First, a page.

High-tax states dealt SALT workaround blow, but these strategies are still viable




The Treasury Department this week killed a strategy higher-tax states adopted in order to help ease the effects of the $10,000 SALT cap on residents - but there are other existing strategies that some can still take advantage of.

On Tuesday, the Treasury Department limited the ability of taxpayers to make charitable contributions to a state fund - which had been set up in places like New York and New Jersey - to earn a credit. The government classified this transaction as a "quid pro quo," and issued guidance that will require taxpayers to subtract the value of their state and local tax deductions from their charitable contributions.

Additionally, the IRS said it would allow an exception for people who contributed to one of these funds and received a credit of 15 percent or less.

"Even though there's a quid-pro-quo to some extent … it's so small that they're willing to overlook it and still allow it," Alan Goldenberg, a principal at Friedman LLP, told FOX Business.

But there are at least two other ways people have been looking to circumnavigate the new SALT cap, which was implemented as part of the Tax Cuts and Jobs Act.

One of them is an employer-side payroll tax. Under this scheme, employers would essentially pay income taxes to the state, which are deductible, on taxpayers' behalf. Workers would receive a taxable income that would be the same as if they could claim the SALT deduction.

Goldenberg, however, noted that a very small number of companies in New York - where he is located - opted into this strategy. He estimates maybe 400 did so.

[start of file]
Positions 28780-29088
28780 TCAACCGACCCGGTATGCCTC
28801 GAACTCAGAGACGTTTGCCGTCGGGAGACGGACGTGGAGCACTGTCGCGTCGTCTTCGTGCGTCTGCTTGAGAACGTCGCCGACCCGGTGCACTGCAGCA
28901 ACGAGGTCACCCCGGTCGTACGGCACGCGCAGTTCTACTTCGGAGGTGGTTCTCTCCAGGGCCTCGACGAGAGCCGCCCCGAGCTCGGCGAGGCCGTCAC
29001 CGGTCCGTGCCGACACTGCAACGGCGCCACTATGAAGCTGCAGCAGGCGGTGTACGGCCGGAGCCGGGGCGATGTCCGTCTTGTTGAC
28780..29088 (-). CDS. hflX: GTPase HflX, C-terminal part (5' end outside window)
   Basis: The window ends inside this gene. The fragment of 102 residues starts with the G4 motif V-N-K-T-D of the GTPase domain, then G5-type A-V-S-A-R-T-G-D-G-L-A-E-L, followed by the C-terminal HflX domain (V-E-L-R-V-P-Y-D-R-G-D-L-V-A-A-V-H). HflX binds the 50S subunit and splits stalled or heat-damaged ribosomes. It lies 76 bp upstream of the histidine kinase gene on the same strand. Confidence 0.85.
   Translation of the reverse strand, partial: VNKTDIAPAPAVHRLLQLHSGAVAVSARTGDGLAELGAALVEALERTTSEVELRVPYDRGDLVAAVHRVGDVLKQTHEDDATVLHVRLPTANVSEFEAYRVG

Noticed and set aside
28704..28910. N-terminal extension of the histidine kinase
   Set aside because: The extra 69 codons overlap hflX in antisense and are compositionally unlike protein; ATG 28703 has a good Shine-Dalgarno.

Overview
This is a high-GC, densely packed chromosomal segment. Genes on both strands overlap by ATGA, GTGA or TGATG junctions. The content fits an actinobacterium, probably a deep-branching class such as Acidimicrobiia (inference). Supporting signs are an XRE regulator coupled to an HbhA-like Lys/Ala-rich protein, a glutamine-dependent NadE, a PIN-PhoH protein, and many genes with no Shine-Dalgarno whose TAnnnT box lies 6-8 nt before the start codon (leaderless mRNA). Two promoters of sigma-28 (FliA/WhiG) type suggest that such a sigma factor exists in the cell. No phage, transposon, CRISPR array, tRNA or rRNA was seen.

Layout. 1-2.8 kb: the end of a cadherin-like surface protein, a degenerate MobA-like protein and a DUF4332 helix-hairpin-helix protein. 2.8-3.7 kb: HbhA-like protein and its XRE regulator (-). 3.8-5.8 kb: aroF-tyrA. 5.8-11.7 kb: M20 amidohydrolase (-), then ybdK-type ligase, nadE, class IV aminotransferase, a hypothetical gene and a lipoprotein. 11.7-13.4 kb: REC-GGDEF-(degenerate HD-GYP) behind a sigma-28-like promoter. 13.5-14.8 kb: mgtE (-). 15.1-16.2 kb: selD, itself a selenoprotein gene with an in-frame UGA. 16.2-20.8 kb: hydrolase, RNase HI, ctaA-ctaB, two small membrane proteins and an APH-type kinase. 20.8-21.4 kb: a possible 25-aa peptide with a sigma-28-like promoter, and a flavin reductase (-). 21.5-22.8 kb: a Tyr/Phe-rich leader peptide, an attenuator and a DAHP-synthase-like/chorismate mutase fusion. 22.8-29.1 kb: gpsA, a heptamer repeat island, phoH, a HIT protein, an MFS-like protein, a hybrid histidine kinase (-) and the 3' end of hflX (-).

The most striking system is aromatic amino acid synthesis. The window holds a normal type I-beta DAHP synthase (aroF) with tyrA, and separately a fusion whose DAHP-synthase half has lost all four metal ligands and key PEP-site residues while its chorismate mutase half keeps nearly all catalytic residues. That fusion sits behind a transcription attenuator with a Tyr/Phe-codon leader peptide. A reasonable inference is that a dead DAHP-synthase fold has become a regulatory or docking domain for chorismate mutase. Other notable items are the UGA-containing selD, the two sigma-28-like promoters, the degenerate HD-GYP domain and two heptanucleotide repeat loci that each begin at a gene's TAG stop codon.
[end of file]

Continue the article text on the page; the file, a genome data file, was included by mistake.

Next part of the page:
Another method, which Goldenberg said has "a little more legs to it," is a passthrough entity tax. This is similar to a corporate tax, but for LLCs, small businesses and partnerships. It allows for passthrough entities to be taxed at the entity level rather than the individual level, and individuals receive a tax credit.

"In that situation, the tax has already been paid so therefore the individuals who are partners don't have the personal income tax liability," Goldenberg said.

Limitations are, however, that most people are not in partnerships. Under the charitable fund strategy, essentially anybody with a state income tax obligation could participate.

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Goldenberg noted that the other two workarounds are probably safe from the IRS' reach.

The guidelines released on Tuesday do not distinguish between programs established before the tax overhaul went into effect and those developed by high-tax states, like New York and California, in the wake of its implementation. That means other states with funds that had been offering tax credits in exchange for things like private school uniforms or scholarships, will also lose the benefit. The states that have these funds are largely concentrated in the South, in lower-tax states, Goldenberg noted.

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